Dis­tracted driv­ing kills

The Standard (Elliot Lake) - - LAW -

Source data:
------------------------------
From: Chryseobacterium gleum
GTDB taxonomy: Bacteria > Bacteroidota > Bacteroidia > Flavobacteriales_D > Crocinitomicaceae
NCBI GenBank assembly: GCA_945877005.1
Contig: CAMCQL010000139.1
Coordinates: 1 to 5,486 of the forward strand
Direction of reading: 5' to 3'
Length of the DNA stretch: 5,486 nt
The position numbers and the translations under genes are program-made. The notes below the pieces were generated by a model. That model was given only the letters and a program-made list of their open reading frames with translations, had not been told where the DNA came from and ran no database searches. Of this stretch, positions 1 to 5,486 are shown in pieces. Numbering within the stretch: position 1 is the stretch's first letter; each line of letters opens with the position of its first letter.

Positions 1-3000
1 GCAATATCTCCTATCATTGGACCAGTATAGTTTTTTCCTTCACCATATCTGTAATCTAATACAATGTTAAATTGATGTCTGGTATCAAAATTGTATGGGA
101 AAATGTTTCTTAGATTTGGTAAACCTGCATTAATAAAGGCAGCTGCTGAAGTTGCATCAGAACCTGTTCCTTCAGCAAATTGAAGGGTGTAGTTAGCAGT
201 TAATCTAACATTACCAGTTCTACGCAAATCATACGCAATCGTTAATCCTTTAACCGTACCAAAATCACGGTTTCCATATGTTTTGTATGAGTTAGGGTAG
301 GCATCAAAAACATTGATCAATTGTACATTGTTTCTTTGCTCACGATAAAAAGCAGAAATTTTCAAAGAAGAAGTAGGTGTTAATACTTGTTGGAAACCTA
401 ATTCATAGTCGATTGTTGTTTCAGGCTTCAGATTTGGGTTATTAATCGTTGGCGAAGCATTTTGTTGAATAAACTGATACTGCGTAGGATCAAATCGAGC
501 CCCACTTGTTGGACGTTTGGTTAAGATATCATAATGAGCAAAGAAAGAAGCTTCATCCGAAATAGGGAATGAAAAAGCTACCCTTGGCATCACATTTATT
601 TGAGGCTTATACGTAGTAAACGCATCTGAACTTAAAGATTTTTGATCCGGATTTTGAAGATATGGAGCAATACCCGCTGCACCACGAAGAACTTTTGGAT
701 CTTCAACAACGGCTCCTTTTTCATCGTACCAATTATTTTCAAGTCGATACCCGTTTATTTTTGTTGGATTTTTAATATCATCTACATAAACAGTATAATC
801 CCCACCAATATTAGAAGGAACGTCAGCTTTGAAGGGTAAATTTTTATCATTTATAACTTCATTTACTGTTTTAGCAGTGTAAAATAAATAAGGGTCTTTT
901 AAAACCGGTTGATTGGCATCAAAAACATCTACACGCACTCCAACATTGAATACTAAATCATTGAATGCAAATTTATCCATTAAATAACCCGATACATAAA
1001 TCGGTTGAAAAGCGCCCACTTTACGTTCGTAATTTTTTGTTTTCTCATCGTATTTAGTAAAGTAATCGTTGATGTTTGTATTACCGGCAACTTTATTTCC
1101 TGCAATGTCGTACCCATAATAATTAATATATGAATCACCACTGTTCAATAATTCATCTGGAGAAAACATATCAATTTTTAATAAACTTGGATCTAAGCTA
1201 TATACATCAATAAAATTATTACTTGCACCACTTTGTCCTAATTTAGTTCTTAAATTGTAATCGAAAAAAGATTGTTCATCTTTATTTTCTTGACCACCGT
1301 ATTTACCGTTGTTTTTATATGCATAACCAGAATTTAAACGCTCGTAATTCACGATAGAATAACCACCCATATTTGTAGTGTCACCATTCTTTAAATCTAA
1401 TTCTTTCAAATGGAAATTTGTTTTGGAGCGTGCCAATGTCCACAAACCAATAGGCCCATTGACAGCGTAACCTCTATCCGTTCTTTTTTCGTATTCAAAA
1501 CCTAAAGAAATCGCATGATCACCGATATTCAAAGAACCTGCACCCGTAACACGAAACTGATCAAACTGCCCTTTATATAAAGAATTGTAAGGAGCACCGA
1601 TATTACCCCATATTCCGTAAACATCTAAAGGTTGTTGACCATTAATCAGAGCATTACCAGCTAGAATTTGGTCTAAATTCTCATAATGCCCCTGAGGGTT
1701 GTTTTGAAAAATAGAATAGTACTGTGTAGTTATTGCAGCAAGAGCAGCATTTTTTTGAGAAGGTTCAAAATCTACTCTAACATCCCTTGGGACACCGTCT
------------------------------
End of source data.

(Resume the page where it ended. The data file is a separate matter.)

up to 30% to 40% shorter than one with all-sea­son tires. The most im­por­tant part of a win­ter tire is ac­tu­ally its rub­ber com­pound. This is de­signed to stay soft in freez­ing tem­per­a­tures, and very ef­fec­tive for 7 de­grees Cel­sius and below. The tread com­pound used in all-sea­son tires of­fers lit­tle cold weather trac­tion and be­comes hard, los­ing pli­a­bil­ity and trac­tion in freez­ing tem­per­a­tures. Win­ter (snow) tires, how­ever, are de­signed to help de­liver safety and con­trol in snow, slush, rain, ice and cold weather. Win­ter tires are de­signed to move water. If the water isn’t moved away from the area in front of the tire, the car will hy­droplane. This is why win­ter tires are cov­ered with grooves and chan­nels. The tire tread has grooves and chan­nels to move water away to the sides, al­low­ing the tire to stay in con­tact with the sur­face. Con­sta­ble James Wal­back, a li­censed au­to­mo­tive ser­vice tech­ni­cian and a cer­ti­fied com­mer­cial ve­hi­cle safety al­liance in­spec­tor, cau­tions driv­ers that all-wheel drive ve­hi­cles help you ac­cel­er­ate, but not stop. “On slip­pery sur­faces, ve­hi­cles with four-wheel drive can ac­cel­er­ate bet­ter than those with twowheel drive. But, when you’re try­ing to stop or turn, the lim­its are de­ter­mined by the trac­tion ca­pa­bil­i­ties of your tires, not the num­ber of driven wheels. Op­er­at­ing an all-wheel drive ve­hi­cle does not mean that you do not have to ad­just your driv­ing to the con­di­tions you are fac­ing,” says Wal­back. The num­ber one cause of mo­tor ve­hi­cle col­li­sions dur­ing snowy con­di­tions is speed. Driver’s go­ing too fast for road and weather con­di­tions. The OPP en­cour­ages all mo­torists to prac­tice safe and cour­te­ous driv­ing habits to re­duce the risk of pre­ventable win­ter col­li­sions. Re­mem­ber - ice and snow - keep it slow! The East Al­goma OPP is re­mind­ing driv­ers that no form of dis­tracted driv­ing is OK. Of­fi­cers are out on our road­ways tak­ing a com­bined ap­proach of ed­u­ca­tion and fo­cussed en­force­ment. All it takes is one se­cond of tak­ing your eyes off the road while driv­ing, and dis­as­ter could strike. Nu­mer­ous stud­ies have been con­ducted on the risks as­so­ci­ated with dis­tracted driv­ing. In par­tic­u­lar, tex­ting or talk­ing on a cell phone while driv­ing. Many of these stud­ies have con­firmed that this form of dis­tracted driv­ing is as dan­ger­ous as driv­ing while im­paired by al­co­hol or drugs which we all know is wrong. Very im­por­tantly, dis­tracted driv­ing does not just in­clude tex­ting/talk­ing on cell­phones. The OPP con­tin­ues to lay nu­mer­ous charges ev­ery year against mo­torists whose driv­ing abil­ity is com­pro­mised by other dis­trac­tions, such as eat­ing, self-groom­ing, and tend­ing to kids in the back seat, just to name a few. Driv­ing in­volves shar­ing space with other driv­ers, their pas­sen­gers, mo­tor­cy­clists, cy­clists and pedes­tri­ans. And, it is im­pos­si­ble to do so safely un­less your eyes and mind are solely fo­cused on driv­ing. “Dis­tracted driv­ing re­lated col­li­sions are 100% pre­ventable,” says East Al­goma de­tach­ment com­man­der Tyler Stur­geon. “Pas­sen­gers need to speak up and tell the driver be­cause their safety is com­pro­mised as well.” The OPP is call­ing on re­spon­si­ble driv­ers and pas­sen­gers to speak up and refuse to tol­er­ate dis­tracted driv­ing. Take a zero tol­er­ance ap­proach to dis­tracted driv­ing. Take charge of your own safety and speak up when you are in a ve­hi­cle be­ing driven by some­one who is not pay­ing at­ten­tion to the road and is en­dan­ger­ing your life. The goal is to make dis­tracted driv­ing as so­cially un­ac­cept­able as im­paired driv­ing. En­force­ment and ed­u­ca­tion are im­por­tant to putting an end to dis­tracted driv­ing prov­ince wide. As of Jan. 1, 2019, driv­ers who choose to con­tinue to drive while dis­tracted face a fine of $615, in­clud­ing the vic­tim sur­charge and a court fee, along with six de­merit points. A se­cond con­vic­tion within five years re­sults in a fine up to $2,000, a seven-day li­cence sus­pen­sion and six de­merit points again. If there is a third (or sub­se­quent) con­vic­tion in five years, driv­ers face a fine of up to $3,000, a 30-day li­cence sus­pen­sion, and a fur­ther six de­merit points.

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